A Streetcar Named Desire – 3 stars

Nice Swan Theatre Company, Newcastle.

After three successful years producing some challenging musicals, Nice Swan now turn their attention to a double bill of straight plays, the first of which is this one.

Director Lewis Pilton tackles the play with an assured confidence. His ideas are clear and well executed, and his staging is simple but effective. His decision to show us the suicide of Blanche’s husband at the beginning of the play is an interesting one and it works quite nicely.

Desire is a play with a long running time, but the young ensemble cast did well, on the whole, to maintain their energy during such a demanding piece. There were a few apparent lapses in concentration which burst apart the audience’s willing suspension of disbelief (a necessary but forgotten prop being clearly thrust onto stage by a crew member; a character failing to use an archway established as the doorway between two rooms and therefore appearing to run through a wall), and some unforgivable moments of a lack of attention to detail (Stanley remaining fully clothed while taking Stella to bed; grapes brought on in a very modern plastic container). An insistence to accompany many of the scenes with an intrusive and sometimes inappropriate underscore also jarred somewhat.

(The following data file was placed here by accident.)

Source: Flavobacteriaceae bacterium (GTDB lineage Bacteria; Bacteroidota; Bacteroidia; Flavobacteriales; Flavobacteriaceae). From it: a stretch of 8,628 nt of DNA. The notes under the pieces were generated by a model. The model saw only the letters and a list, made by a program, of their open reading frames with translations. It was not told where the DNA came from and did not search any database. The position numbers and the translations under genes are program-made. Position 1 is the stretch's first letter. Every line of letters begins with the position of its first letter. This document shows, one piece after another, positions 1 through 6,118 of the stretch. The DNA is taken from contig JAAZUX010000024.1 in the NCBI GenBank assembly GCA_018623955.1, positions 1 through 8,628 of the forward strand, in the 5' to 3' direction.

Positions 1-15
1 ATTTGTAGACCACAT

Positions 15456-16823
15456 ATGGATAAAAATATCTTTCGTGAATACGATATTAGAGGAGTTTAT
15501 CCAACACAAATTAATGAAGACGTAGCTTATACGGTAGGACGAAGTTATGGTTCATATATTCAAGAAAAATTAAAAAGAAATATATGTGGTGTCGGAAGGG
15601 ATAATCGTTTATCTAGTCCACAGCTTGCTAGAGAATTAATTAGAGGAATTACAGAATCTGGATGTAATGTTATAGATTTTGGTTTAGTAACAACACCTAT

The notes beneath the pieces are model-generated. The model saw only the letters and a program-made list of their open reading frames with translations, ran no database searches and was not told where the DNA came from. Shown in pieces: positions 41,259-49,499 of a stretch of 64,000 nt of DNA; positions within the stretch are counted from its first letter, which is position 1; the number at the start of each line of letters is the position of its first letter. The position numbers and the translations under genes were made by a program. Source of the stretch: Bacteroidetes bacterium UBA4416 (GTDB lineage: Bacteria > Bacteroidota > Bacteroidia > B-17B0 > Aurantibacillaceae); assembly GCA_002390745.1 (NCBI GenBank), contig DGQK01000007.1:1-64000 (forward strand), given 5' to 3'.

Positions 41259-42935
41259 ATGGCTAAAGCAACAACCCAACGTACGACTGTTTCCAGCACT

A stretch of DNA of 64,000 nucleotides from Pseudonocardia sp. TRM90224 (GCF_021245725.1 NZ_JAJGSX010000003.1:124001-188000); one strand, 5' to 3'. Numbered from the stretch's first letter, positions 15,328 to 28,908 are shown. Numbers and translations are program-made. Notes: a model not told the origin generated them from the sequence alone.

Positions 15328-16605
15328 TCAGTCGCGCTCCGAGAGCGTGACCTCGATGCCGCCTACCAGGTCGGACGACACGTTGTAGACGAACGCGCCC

Thankfully, however, all this did not detract from some nice performances. Jessica Brady was suitably put-upon as Stella, and Dale Jewitt displayed some moments of the brooding, animalistic nature of Stanley. Sean Bell gave a nicely understated performance as Stanley’s best friend Mitch, nervously dancing around Blanche in his attempts to court her. As Blanche, Katie Gibson gave a standout performance. It was believable and sustained, and her descent into madness was subtly played.

All in all this was an admirable production by the company, which entertained a large and enthusiastic audience – many of which appeared to be school students, whose study of the play can only be improved and enhanced by having seen Nice Swan’s production.

(originally posted 24 February 2012)

Leave a Reply

Fill in your details below or click an icon to log in:

WordPress.com Logo

You are commenting using your WordPress.com account. Log Out /  Change )

Twitter picture

You are commenting using your Twitter account. Log Out /  Change )

Facebook photo

You are commenting using your Facebook account. Log Out /  Change )

Connecting to %s